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Downtown Temple,NH

Monday, March 15, 2010

Granite State Snowshoe Championship

For 99.99% of the folks in the Northeast it felt and looked like spring in our backyards. No snow, no signs of winter anywhere. So how the heck do you get psyched up about a snowshoe race?? Well, the short answer is you don't. Ask pretty much anyone who showed up at Great Glen for the 1st ever Granite State Snowshoe Championships and you'd get a similar response...most just wanted the season to end. A string of snowshoe race cancellations will do that. The hardy few (around 35) that showed up were treated to one of the best snowshoe courses and some of the best snowshoe conditions we've had all year.

The course was fantastic and threw just about everything at you including groomed nordic track, single track, deep snow, packed snow, long steady grinds, steep hills, a tunnel, you name it, this course had it. A true championship course. To top it off, at over 6 miles it was also the longest race in the series. I'm pretty sure Great Glen was the only place in the state where it snowed yesterday (all day). A 5 minute drive north or south and you'd be in pouring rain.

Although I understand fully, it was too bad more folks didn't make the trip north for this one. It did not deter the enthusiasm of those of us who wanted one last race (and a boat load of prizes).
So around 11am we all headed through the tunnel to the start area located in the xc-ski stadium. The first 1/2 of the race would take place on the Mt Washington side of RT16 on the network of trails near the base. With the sound of a cannon we were off. With fresh snow on the ground and more falling from the sky I could see nothing for the first 150yds. Totally blind.
I eventually settled in with some familiar folks (Danny Ferriera, Dave Principe, Kurt Gustafson) and we ran nearly all the Great Glen trails together, occasionally changing positions. By the time we exited the nordic trails I had dropped back a bit and was in 6th position (behind Kurt and Dave). I was working hard but generally felt pretty good, but definitely a little tired. The first 3 miles was a little harder than I had anticipated (more hills than I expected). I hit the tunnel around 23 minutes headed for the hills behind the Great Glen Visitor Center.
No pictures please, I'm about to fall down (DD right behind me)
As soon as I hit the first hill my legs failed me. I had nothing. As I hit the first steep climb I stepped on my own shoes and fell to the ground. At the exact same time Mr. Dunham went cruising by. Ouch. Within the next few minutes I would get passed by Danny Ferriera and Chris Dunn as well. I told Chris my legs were toast. I couldn't manage more than 4-5 steps of running before returning to my leisurely wilderness hiking pace. Danny and Chris were slowly slipping away, building nearly a 100yd lead by the time we hit the summit.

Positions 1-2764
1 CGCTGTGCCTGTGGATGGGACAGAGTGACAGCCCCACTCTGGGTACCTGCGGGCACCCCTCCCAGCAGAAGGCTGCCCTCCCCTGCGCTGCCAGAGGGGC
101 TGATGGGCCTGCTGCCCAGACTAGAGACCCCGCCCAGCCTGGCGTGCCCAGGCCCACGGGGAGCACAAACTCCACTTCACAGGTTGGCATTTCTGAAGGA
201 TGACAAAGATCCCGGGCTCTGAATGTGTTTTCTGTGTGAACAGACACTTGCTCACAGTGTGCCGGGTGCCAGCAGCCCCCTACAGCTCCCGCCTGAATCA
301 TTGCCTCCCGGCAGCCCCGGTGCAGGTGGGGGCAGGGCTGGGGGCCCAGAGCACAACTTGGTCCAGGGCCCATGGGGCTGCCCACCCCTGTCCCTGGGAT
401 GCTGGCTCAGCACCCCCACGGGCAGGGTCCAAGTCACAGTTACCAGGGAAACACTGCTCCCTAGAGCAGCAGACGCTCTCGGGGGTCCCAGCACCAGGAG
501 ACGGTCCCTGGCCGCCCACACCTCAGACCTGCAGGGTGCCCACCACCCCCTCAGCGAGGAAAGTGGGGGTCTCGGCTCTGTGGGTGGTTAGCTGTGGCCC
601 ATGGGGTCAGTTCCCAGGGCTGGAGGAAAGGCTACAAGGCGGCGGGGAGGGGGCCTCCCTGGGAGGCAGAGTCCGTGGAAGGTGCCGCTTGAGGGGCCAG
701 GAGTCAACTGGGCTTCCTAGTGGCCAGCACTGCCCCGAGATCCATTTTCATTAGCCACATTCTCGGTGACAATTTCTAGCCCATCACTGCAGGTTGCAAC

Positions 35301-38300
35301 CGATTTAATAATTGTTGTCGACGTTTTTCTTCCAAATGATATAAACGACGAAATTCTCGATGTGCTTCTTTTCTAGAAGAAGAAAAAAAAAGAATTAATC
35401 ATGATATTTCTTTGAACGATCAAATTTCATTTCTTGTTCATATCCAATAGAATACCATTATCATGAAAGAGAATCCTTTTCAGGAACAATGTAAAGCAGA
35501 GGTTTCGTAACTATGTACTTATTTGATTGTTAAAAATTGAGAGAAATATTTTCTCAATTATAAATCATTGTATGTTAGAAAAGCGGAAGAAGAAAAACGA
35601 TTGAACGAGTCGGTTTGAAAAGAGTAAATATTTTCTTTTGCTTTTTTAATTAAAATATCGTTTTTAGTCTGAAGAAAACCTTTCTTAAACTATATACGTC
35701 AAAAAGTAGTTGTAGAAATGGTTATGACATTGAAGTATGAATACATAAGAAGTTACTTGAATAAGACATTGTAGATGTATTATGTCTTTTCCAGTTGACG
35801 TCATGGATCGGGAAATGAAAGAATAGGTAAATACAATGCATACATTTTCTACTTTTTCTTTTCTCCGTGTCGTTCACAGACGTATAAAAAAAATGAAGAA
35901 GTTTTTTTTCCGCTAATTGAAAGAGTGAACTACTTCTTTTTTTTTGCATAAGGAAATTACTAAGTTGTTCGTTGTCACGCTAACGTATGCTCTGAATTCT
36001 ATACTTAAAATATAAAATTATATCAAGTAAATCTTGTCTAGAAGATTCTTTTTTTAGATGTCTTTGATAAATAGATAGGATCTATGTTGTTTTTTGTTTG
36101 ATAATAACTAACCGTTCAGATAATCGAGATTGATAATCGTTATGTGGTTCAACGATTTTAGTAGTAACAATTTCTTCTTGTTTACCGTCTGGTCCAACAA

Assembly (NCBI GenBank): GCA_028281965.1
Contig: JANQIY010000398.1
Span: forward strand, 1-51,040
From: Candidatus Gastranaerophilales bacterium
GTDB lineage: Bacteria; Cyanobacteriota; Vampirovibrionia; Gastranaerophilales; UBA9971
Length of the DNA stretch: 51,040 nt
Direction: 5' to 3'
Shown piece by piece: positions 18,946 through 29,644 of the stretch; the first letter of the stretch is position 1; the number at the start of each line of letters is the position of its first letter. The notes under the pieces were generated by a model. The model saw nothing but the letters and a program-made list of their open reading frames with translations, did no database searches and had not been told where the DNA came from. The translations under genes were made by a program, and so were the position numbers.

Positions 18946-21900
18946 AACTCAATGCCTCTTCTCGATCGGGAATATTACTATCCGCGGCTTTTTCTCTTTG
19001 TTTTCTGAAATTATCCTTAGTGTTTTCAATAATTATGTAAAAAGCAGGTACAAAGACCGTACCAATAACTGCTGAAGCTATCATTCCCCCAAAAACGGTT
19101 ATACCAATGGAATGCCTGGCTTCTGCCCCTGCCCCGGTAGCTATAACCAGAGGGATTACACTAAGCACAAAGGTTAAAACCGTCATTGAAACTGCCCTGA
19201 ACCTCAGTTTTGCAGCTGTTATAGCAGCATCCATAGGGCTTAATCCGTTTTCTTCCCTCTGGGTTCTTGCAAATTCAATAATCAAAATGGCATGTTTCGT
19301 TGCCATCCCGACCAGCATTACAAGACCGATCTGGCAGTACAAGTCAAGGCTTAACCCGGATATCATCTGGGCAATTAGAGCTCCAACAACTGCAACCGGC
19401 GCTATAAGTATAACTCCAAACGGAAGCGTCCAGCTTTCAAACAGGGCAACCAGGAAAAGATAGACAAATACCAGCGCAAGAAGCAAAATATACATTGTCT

My mid-race break actually helped (eventually). By the time I walked to the summit my legs were recharged. My confidence returned and I put my sights on Chris and Danny. The next mile would be all downhill and I opened it up as best I could. I eventually caught and passed Chris about 1/2 way down and caught Danny shortly after. I had marked this section of the course yesterday so I knew exactly what was coming and where we were. Danny did not. I tucked in behind Danny and waited. The course eventually turned back up hill and onto some beautiful single track. I knew we had one more hill but for whatever reason now I was feeling much stronger. I was easily hanging with Danny but didn't want to pass quite yet. As we came out onto the power lines (the steepest, hardest section of the course) I knew we had about 1/4 mile to go. Danny slowed to a power hike for just a couple of steps and I took the opportunity to sneak by and pushed as hard as I could. In a few short steps it would be all down hill and I felt confident I could hold him off if I could stay ahead of him until the short summit.
Best stride I had all day (near the finish of course)
We snaked around and behind the Great Glen buildings and then down one last sweeping turn to the finish. I took one last glance just prior to the finish and cruised in for 7th overall (52:53).

Complete results can be found here.
Pics courtesy of Scott Mason can be found here.

For the record, my calves are KILLING me today.

Now for the good stuff. Afterwords we were treated to the best snowshoe raffle in history, accompanied by beer and cake (what a combo).
I went home with:
- 2 tee-shirts
- 32 serving of Heed (prize for 2nd masters)
- a 2010 Granite State Snowshoe Series hat. I was one of only 6 people who raced all the races in the series
- Kahtoola Micro Spikes (which I eventually traded with DJ Principe for a Nathan Winter Hydration Pack)

Snowshoe season is OFFICIALLY OVER!!!

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